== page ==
Building single nucleotide polymorphism-derived gene regulatory networks: towards functional genome-wide association studies

Reverter, A. and Fortes, M. R. S. (2013) Building single nucleotide polymorphism-derived gene regulatory networks: towards functional genome-wide association studies. Journal of Animal Science, 91 2: 530-536. doi:10.2527/jas.2012-5780


Author Reverter, A.
Fortes, M. R. S.
Title Building single nucleotide polymorphism-derived gene regulatory networks: towards functional genome-wide association studies
Journal name Journal of Animal Science   Check publisher's open access policy
ISSN 0021-8812
1525-3163
Publication date 2013-02
Year available 2012
Sub-type Article (original research)
DOI 10.2527/jas.2012-5780
Volume 91
Issue 2
Start page 530
End page 536
Total pages 7
Place of publication Savoy, IL, United States
Publisher American Society of Animal Science
Collection year 2013
Language eng
Abstract The advent of economically viable high-throughput genetic and genomic techniques has equipped animal geneticists with an unprecedented ability to generate massive amounts of molecular data. As a result, large lists of genes differentially expressed in many experimental conditions of interests have been reported and, likewise, the association of an ever growing number of DNA variants with phenotypes of importance is now a routine endeavor. Whereas these studies have greatly improved our understanding of the genetic basis of complex phenotypes, they have also revealed the difficulty in explaining more than a fraction of the genetic variance. Inspired by this data-rich and knowledge-poor dichotomy, systems biology aims at the formal integration of seemingly disparate datasets allowing for a holistic view where key properties of the systems emerge as an intuitive feature and enabling the generation of testable hypothesis. Herein, we present two examples of integrating molecular data anchored in the power of gene network inference. The first example is concerned with the onset of puberty in Bos indicus-influenced cows bred in Australia. Using the results from genome-wide association studies across a range of phenotypes, we developed what we termed an association weight matrix to generate a gene network underlying phenotypes of puberty in cattle. The network was mined for the minimal set of transcription factor genes whose predicted target spanned the majority of the topology of the entire network. The second example deals with piebald, a pigmentation phenotype in Merino sheep. Two networks were developed: a regulatory network and an epistatic one. The former is inferred based on promoter sequence analysis of differentially expressed genes. The epistatic network is built from two-locus models among all pair wise associated polymorphisms. At the intersection between these two networks, we revealed a set of genes and gene-gene interactions of validated and de novo predicted relevance to the piebald phenotype. We argue that these new approaches are holistic and therefore more appropriate than traditional approaches for investigating genetic mechanisms underlying complex phenotypes of importance in livestock species.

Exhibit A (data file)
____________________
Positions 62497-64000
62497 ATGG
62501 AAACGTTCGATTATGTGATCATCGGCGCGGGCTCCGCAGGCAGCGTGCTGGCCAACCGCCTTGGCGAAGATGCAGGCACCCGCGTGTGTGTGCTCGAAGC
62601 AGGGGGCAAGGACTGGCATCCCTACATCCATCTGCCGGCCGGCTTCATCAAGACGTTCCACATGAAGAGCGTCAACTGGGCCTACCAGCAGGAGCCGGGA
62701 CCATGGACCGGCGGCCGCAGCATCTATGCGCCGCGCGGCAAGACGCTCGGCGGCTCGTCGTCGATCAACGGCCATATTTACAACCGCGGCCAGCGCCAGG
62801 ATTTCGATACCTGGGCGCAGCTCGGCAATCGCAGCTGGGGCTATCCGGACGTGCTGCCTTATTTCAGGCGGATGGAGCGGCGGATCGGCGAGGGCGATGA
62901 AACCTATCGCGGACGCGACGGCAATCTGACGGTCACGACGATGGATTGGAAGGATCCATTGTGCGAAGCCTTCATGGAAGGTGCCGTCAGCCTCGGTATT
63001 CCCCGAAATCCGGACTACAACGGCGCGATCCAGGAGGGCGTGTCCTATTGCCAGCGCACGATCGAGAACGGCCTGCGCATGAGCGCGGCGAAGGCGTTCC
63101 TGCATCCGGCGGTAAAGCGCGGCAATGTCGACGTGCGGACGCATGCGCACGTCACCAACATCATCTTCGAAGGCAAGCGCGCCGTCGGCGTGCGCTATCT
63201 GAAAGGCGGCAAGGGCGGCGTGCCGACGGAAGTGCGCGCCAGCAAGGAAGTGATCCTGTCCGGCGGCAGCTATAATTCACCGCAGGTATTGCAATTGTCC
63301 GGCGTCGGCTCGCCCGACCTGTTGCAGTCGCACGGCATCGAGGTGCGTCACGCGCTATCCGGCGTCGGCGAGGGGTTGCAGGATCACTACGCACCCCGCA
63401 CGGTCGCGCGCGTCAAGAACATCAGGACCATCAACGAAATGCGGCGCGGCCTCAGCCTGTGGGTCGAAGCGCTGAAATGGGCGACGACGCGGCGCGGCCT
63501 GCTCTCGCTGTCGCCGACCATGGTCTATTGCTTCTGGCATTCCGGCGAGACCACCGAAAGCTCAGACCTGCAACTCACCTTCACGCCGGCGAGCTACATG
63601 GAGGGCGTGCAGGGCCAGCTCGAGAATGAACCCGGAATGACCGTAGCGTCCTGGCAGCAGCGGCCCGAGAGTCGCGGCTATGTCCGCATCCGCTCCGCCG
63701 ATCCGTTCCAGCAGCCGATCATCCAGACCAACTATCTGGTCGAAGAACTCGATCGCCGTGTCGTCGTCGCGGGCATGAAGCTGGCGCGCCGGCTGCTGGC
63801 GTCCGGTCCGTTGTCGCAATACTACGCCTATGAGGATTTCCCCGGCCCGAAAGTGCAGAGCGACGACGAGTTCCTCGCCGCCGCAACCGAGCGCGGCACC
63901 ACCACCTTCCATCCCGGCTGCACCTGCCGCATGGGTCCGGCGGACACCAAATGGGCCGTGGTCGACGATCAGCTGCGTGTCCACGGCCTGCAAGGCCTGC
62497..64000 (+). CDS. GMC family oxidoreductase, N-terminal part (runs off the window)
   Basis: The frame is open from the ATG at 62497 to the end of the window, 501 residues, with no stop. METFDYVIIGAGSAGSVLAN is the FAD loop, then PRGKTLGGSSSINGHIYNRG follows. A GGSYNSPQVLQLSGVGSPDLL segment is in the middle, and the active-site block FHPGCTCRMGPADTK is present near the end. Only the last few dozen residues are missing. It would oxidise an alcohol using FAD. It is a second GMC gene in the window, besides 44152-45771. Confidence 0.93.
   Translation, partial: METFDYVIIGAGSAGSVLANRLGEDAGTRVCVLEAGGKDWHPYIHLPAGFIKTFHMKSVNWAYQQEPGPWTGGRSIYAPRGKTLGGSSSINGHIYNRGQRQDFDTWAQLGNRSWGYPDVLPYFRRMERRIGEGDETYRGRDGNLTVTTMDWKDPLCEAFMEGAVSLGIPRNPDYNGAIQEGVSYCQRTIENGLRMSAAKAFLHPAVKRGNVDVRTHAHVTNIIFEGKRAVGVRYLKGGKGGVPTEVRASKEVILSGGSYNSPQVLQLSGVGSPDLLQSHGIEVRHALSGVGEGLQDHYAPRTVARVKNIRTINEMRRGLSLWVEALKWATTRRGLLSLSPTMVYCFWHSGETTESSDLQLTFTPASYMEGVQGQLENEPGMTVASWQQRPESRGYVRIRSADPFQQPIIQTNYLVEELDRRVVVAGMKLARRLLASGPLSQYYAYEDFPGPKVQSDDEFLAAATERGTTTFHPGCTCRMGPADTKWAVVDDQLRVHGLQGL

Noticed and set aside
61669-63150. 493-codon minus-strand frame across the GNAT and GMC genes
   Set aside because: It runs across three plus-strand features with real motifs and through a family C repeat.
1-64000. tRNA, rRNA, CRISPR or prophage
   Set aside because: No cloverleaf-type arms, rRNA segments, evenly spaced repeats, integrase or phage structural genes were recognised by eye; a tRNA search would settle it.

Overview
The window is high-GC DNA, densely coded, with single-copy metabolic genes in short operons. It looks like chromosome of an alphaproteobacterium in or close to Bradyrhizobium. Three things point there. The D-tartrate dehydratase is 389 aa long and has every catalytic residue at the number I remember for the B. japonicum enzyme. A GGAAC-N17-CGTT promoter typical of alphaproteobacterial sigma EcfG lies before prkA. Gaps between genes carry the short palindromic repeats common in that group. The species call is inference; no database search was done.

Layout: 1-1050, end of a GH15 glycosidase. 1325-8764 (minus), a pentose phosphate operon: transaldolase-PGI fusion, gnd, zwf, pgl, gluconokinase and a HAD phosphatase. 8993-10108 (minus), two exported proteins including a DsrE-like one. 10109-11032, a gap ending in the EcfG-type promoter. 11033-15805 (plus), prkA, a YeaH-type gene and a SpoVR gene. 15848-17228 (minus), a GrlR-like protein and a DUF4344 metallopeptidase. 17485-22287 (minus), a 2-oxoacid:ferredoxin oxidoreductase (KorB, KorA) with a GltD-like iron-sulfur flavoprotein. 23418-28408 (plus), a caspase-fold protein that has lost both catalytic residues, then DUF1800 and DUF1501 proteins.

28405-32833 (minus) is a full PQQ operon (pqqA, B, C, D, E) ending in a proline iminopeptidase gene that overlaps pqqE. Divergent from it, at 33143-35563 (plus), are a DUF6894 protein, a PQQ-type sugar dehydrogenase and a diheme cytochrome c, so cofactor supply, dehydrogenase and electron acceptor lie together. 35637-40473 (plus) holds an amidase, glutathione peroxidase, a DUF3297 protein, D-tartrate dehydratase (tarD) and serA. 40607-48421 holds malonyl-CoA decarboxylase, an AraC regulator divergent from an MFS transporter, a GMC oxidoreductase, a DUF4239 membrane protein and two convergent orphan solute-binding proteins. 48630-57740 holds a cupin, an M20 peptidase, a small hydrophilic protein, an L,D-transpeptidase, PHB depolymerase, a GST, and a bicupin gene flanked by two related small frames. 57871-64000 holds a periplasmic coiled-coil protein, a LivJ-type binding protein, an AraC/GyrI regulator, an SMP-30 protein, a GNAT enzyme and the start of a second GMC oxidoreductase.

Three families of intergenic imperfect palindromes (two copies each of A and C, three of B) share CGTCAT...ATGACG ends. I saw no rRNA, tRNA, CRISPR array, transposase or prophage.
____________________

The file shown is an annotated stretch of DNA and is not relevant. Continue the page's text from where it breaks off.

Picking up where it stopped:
Keyword Epistasis
Gene network
Genome-wide association
Transcription Factor
Q-Index Code C1
Q-Index Status Confirmed Code
Institutional Status UQ
Additional Notes Published online: 24 October 2012.

Document type: Journal Article
Sub-type: Article (original research)
Collections: Queensland Alliance for Agriculture and Food Innovation
Official 2013 Collection
 
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Citation counts: TR Web of Science Citation Count  Cited 11 times in Thomson Reuters Web of Science Article | Citations
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Created: Thu, 07 Feb 2013, 10:31:00 EST by Marina Fortes on behalf of School of Veterinary Science